The most common use case for intent data is demand generation. It’s a clear fit and can be quickly operationalized. There are also compelling applications across the entire customer lifecycle. “Success” is often overlooked, but data can be used here to reduce churn, boost up- and cross-selling and drive enormous value for customers. Realizing this potential requires visionary revenue growth leadership and interdepartmental collaboration. We offer tips and examples below.
Intent Data Spans the Customer Lifecycle
Most people associate intent data with demand generation. That’s the easiest use case to visualize. Knowing who’s actively in market allows B2B marketing and sales teams to target them. Contact-Level™ Intent Data adds the contact details and granular context of the activity necessary for real personalization of that targeting. It’s a marketing team’s dream.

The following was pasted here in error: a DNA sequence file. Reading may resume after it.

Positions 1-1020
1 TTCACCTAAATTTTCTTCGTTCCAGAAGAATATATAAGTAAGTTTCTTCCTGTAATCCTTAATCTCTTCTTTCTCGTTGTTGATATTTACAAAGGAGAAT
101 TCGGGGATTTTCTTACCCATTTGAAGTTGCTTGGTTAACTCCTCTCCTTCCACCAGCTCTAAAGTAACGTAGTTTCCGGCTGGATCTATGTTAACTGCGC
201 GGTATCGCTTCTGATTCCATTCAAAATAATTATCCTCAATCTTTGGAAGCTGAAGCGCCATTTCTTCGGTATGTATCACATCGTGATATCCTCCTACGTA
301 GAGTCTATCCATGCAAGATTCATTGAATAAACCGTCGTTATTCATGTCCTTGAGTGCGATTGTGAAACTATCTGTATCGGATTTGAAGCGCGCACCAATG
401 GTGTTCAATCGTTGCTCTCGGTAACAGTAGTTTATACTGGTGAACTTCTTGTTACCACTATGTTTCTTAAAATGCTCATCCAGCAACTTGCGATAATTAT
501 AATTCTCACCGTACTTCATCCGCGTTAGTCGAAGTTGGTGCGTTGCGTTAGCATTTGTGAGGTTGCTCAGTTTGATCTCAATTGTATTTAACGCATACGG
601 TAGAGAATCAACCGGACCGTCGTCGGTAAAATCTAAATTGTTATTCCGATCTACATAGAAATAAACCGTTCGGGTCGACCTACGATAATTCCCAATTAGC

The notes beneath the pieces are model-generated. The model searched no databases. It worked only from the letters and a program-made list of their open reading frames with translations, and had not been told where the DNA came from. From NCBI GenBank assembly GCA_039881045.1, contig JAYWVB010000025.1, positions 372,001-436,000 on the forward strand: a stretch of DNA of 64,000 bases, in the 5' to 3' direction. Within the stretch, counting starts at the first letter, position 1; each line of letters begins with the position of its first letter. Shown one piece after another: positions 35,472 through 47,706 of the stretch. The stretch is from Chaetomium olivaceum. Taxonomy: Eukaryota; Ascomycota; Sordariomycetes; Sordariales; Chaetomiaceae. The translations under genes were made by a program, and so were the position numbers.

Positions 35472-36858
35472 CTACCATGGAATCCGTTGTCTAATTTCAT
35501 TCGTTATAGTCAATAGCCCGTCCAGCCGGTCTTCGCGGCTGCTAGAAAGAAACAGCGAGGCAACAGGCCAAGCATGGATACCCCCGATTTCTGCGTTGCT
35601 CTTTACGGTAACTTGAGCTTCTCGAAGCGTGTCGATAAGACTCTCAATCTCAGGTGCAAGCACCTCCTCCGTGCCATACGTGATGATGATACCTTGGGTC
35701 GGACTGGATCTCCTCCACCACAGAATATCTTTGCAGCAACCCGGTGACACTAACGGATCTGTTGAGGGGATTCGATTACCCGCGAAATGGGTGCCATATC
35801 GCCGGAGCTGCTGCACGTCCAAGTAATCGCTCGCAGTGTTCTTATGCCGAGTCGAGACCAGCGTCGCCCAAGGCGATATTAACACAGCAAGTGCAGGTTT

The variety of names used for data reinforce the demand gen focus. Buyer intent data, behavioral intent data, purchase intent, and trigger intent data are common terms. They all focus early in the lifecycle, around the time of customer acquisition.
And we all know that alignment and collaboration between B2B marketing, sales and customer success teams remains frustratingly elusive.
So it’s easy to forget that the value of intent data spans the entire customer lifecycle.
That’s why it’s important to shine a light on sales and success use cases. And, it’s why companies should undertake intent initiatives with both the understandable excitement they create, and also rigorous approaches to data activation (operationalizing and optimizing data for each use case) and data orchestration (applying data to all appropriate use cases across the customer lifecycle).